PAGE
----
Ken Wilber is one of the most original thinkers of our age. In his A Brief History of Everything he traces the path, the hierarchy, of evolution from sub-atomic particles right through to humanity. He points out that each step of increasing complexity, transcends what went before and opens up a potential that could not have been predicted from the prior individual components. So, for example, the various properties of a molecule could not have been anticipated from the properties of the atoms from which it is composed. Likewise the properties of bacteria, in which we already begin to discern ‘life’, could not have been predicted from those of simple molecules. And so it goes on; the ability for self-awareness and abstract thought in human beings could not be anticipated by considering other primates to whom we are remarkably, physically similar. Wilber characterizes each evolutionary stage as a holon; something which is whole in itself, but which emerges from and yet is quite different to the holon lower down the hierarchy. He also argues that transition from one holon to the next is accompanied by struggle and contradiction of some sort.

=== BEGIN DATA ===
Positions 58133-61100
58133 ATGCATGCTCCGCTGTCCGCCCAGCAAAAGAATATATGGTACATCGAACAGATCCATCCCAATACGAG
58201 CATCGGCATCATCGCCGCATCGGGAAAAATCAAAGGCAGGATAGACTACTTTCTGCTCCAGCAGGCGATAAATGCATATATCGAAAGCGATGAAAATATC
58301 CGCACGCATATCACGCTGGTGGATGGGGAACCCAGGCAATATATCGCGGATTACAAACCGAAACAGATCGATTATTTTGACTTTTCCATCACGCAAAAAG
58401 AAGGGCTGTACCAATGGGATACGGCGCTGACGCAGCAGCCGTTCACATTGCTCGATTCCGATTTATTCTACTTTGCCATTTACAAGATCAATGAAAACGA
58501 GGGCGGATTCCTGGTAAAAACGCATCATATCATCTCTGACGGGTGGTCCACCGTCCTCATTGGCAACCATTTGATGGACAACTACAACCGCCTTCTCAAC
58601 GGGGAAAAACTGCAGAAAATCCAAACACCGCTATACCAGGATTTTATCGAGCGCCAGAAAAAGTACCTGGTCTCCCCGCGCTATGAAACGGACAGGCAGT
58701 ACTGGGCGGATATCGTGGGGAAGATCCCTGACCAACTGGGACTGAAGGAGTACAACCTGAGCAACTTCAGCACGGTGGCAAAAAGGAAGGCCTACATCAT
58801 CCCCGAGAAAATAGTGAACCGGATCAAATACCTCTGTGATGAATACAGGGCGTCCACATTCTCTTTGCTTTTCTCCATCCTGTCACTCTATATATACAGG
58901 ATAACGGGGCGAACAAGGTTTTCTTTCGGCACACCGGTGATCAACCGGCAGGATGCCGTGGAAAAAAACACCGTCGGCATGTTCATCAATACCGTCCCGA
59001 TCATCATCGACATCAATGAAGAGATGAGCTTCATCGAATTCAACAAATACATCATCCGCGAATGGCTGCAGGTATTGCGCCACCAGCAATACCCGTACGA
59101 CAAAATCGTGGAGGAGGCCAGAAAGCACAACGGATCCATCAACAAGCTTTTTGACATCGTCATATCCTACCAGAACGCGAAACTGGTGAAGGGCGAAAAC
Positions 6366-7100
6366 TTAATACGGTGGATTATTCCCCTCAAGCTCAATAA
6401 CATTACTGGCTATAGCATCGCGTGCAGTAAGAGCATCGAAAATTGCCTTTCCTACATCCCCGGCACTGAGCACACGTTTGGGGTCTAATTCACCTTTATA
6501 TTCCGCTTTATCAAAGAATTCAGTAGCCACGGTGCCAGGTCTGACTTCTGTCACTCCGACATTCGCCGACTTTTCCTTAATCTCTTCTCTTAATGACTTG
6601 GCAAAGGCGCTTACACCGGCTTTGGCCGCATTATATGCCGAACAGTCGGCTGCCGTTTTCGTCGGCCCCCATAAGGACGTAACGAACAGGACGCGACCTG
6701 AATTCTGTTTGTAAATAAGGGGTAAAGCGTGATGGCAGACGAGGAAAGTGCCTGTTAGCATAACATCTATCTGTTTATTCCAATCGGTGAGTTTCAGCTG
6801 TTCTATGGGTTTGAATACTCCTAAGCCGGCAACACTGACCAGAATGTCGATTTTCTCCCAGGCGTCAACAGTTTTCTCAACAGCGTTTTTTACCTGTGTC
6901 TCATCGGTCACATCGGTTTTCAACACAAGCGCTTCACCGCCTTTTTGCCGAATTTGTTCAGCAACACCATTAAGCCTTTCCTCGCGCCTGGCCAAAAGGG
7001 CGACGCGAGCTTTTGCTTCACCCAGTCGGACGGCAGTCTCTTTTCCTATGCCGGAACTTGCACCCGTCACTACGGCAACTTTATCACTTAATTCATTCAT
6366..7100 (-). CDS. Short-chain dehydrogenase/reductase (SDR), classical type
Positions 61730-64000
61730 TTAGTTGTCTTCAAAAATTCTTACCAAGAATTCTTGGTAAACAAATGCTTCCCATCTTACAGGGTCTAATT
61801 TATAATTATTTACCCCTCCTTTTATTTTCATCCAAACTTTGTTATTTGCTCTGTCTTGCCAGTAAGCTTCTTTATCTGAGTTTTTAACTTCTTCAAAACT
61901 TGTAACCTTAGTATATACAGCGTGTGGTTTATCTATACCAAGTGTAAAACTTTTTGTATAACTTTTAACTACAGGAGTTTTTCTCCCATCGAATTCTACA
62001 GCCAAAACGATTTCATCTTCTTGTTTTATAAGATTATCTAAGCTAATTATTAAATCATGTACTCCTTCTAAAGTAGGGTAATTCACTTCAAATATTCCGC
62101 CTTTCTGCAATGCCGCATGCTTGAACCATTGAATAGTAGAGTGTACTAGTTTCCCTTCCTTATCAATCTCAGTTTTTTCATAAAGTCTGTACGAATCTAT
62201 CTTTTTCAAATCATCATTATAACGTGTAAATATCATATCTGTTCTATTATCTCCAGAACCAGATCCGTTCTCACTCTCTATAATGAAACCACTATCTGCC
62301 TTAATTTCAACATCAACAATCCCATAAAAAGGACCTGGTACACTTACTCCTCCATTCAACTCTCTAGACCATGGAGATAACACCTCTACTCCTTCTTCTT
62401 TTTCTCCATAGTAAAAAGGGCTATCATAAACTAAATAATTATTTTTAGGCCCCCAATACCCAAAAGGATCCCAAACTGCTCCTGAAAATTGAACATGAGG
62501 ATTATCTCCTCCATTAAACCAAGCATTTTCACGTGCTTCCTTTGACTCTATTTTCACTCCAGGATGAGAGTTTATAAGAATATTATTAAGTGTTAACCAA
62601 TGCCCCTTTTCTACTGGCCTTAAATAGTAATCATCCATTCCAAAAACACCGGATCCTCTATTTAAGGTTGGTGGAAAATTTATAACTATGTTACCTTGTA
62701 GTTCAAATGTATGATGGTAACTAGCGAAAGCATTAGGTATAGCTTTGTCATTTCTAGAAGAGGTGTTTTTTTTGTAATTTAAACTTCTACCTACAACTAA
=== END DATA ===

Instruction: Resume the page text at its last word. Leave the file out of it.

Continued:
Now we have no reason to believe that evolution has come to an end with humankind. Indeed Wilber argues that, even if individual human beings have maintained a physical appearance similar to our pre-historic ancestors, and no doubt a similar genetic structure, humanity is nevertheless continuing to evolve in its understanding as it passes through increasingly sophisticated phases of awareness. Wilber’s argument is quite detailed, but we can note in particular the similarity with other commentators who have pointed to the Axial Age, the moment in about 3000 BC, when humankind, in different parts of the world, first became aware of the transcendent. This was the moment of the founding of the world’s great religious traditions: Hinduism, Buddhism, Judaism of which Christianity and later Islam are outcrops.